The joy of French hospital food

After checking me in, the receptionist, who was wearing an overcoat, said: ‘There is no heating in the hotel. The unit is broken. But it is not cold today so you should be fine.’ Room 357 was cold. Hoping to raise the temperature by a degree, I filled the sink with hot water, turned on all the lights, and switched on the massive telly. It showed drug squad officers busting dealers in a poor northern French town. After combing through a suspect’s text messages, they bashed down his or her front door and arrested everybody and seized their drugs and cash. Most often it was hashish in small amounts and

In praise of French doctors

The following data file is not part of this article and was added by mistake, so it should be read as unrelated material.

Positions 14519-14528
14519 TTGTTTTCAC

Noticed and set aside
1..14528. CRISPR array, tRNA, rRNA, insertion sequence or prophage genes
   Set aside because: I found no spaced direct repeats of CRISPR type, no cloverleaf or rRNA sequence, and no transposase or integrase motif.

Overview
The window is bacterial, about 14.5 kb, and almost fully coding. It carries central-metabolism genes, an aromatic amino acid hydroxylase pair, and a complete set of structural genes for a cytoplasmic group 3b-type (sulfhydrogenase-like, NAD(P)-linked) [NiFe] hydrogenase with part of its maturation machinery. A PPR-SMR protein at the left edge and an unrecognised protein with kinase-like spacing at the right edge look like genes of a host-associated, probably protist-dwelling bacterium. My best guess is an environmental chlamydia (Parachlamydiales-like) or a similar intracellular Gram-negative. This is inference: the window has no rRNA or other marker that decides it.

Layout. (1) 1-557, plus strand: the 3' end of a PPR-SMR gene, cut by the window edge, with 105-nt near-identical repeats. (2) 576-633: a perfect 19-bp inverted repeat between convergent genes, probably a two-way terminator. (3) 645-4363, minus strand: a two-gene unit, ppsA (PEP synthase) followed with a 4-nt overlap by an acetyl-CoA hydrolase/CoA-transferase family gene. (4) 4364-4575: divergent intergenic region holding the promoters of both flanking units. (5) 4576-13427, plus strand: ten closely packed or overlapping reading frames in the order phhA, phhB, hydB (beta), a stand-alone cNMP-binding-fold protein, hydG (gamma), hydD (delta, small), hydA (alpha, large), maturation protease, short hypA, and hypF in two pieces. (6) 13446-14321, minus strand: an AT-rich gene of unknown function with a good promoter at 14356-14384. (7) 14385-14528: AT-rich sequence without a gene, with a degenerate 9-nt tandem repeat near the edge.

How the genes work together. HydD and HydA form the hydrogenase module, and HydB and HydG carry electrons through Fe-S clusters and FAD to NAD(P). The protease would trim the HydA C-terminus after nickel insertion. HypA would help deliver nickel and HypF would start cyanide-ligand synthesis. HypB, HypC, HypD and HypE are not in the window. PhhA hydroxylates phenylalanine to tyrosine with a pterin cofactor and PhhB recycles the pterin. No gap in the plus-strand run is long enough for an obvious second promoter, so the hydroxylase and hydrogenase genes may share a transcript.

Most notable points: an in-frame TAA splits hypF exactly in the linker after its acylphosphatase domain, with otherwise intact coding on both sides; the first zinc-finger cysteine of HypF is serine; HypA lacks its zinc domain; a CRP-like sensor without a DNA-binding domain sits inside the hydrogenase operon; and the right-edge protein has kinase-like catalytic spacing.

From my hospital bed in Hyères I could look out of the window and see the old town and Edith Wharton’s old house, the Castel Sainte-Claire, away on the hillside. Christophe, a male nurse, came in to welcome me and take my temperature, pulse and blood pressure. He was masked and gloved against possible infection from the old Covid Dix-Neuf and he spoke English. As he slipped on the finger thermometer and inflatable sleeve, he reminisced about his rugby-playing days. Thirty-five years ago, he said, he had competed against an English team who played rugby with a violence that was incredible. His opposite number on the English side had sharpened